34. SMILI questions • How does the open learner model fit into the overall interaction? • What problem does it aim to address? • WHAT is open? • HOW is it presented? • WHO controls access?

    35. The purposes for opening the learner model are: • Improving accuracy • Promoting learner • Helping learners to plan and/or monitor their • Facilitating collaboration and/or competition • Facilitating navigation of the learning system • Assessment • Complex of issues of managing personal data: • right of access to data about themselves • Right of control over their learner model • increasing trust

    36. Scrutable user models and personalised systems Research systems only, so far But hints of their being ready to emerge in mainstream software

    37. Interfaces to substantial learner models Core concepts in a whole semester long subject

    38. HCI subject with online lectures • Exploit data from: • logs of interaction with lecture “slides” • class assessments • Lightweight ontology for tagging • automatic analysis of online dictionary • augmented with class-specific concepts (as class glossary) • enabling combination of multiple data sources about each concept • and inference up/down ontology

    39. SIV Lots of green means learner doing well Weak aspects visible as red Overview visualisation

    40. SIV Kay, J and ALum. "Exploiting readily available web data for scrutable student models.” Proceedings of the conference on Artificial Intelligence in Education 2005.

    41. Little detail

    42. Mental models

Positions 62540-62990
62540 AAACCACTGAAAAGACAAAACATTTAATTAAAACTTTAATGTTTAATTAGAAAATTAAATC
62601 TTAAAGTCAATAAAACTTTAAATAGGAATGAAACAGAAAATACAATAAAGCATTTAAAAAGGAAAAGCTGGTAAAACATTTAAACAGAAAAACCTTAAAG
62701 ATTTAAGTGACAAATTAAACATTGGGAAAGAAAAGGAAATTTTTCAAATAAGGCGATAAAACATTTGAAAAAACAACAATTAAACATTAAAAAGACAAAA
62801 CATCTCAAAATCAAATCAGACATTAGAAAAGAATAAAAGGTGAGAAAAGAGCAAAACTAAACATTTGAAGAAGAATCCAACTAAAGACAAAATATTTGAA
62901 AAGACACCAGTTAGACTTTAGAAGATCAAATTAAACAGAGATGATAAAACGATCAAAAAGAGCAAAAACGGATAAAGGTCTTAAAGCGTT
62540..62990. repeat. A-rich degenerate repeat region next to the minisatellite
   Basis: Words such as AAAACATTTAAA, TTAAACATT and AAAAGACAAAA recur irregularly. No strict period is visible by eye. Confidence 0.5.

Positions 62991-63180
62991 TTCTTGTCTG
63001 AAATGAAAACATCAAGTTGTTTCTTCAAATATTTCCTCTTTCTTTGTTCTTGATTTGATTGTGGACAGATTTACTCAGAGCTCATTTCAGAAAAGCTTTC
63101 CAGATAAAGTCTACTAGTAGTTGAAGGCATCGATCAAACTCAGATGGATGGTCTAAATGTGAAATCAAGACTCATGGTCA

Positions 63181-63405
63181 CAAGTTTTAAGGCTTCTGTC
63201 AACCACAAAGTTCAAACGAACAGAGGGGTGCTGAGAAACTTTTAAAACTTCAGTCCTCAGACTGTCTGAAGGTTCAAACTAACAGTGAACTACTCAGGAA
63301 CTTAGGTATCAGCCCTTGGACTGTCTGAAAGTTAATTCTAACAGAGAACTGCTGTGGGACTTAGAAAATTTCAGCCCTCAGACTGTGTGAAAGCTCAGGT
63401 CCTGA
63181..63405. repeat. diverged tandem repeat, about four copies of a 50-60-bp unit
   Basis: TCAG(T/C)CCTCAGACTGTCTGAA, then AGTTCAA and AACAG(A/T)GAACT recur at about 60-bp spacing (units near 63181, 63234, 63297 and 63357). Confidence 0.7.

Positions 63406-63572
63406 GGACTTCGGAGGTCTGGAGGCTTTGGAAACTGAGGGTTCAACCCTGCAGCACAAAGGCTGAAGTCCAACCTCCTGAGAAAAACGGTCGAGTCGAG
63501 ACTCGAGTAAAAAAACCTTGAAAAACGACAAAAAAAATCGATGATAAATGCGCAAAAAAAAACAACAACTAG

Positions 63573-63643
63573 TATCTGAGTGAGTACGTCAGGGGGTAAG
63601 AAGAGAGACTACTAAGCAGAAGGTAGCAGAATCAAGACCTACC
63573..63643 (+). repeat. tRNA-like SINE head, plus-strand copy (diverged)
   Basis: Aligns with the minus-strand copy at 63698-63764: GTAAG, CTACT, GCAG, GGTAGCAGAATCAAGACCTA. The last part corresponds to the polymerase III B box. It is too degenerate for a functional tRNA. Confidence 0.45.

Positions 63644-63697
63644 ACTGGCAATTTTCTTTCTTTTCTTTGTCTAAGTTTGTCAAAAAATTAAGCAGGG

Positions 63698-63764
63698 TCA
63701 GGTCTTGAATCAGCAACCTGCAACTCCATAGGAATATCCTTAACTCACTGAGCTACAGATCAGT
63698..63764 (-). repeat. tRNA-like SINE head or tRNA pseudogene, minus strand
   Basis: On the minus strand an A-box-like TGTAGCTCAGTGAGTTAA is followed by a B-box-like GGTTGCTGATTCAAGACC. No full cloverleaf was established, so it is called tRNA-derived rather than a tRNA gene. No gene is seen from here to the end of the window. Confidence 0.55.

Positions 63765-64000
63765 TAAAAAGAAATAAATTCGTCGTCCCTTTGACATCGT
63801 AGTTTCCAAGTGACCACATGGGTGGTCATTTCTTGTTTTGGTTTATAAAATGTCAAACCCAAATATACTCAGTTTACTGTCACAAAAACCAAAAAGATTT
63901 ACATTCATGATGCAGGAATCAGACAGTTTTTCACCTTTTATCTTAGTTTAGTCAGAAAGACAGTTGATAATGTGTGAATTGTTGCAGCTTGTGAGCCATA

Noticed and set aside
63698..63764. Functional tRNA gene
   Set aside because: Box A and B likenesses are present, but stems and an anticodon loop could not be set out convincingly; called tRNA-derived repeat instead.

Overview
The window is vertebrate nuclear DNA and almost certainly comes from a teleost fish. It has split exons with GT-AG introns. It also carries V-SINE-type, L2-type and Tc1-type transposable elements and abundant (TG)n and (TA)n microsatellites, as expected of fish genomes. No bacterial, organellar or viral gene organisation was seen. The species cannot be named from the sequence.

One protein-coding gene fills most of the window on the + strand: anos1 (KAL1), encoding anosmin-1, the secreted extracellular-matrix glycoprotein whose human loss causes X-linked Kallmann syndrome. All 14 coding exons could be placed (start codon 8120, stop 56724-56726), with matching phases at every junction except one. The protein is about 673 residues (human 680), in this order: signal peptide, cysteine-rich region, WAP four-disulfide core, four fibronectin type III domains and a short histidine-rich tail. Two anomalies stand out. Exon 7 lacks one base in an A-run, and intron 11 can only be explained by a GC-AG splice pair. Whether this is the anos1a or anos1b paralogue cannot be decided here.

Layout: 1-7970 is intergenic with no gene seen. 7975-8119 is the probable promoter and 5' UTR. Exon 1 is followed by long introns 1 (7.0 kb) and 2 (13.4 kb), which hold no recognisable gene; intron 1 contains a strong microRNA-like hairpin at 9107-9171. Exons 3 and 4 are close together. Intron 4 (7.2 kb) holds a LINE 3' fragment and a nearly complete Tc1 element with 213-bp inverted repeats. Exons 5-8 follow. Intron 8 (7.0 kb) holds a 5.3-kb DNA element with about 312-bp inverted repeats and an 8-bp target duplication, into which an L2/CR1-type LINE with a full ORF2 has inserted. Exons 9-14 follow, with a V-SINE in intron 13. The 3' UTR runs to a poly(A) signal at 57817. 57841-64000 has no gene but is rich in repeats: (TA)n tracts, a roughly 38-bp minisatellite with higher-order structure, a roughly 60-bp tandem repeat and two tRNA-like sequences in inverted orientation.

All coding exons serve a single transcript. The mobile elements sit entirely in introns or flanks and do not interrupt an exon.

43. Mental models A set of beliefs that the user holds

    44. Mental models A set of beliefs that the user holds eg. A whale is a fish The subject requires rote learning I expect to perform at about the median in this class

    45. Mental models come from: • Formal education • And so much else • Experience • Cultural expectations • Context • Emotional state • …. • Determining what the user • Believes to be true • Trusts • Feels permitted to consider and do • Feeling of competence

    46. Why do mental models matter for interface designers?

    47. Why do mental models matter for interface designers? They define what a user can “see” and “hear” How they interpret information Clashes between user, programmer, expert MMs

    48. Activity • Mental models • What are key elements for your LA needs?

    49. Pervasive technologies Case study Lots of embedded interaction devices, ready for interaction Where things may be headed….

    50. User models in real classrooms For orchestration For in-class monitoring to inform teacher actions For post-hoc reflection by the teacher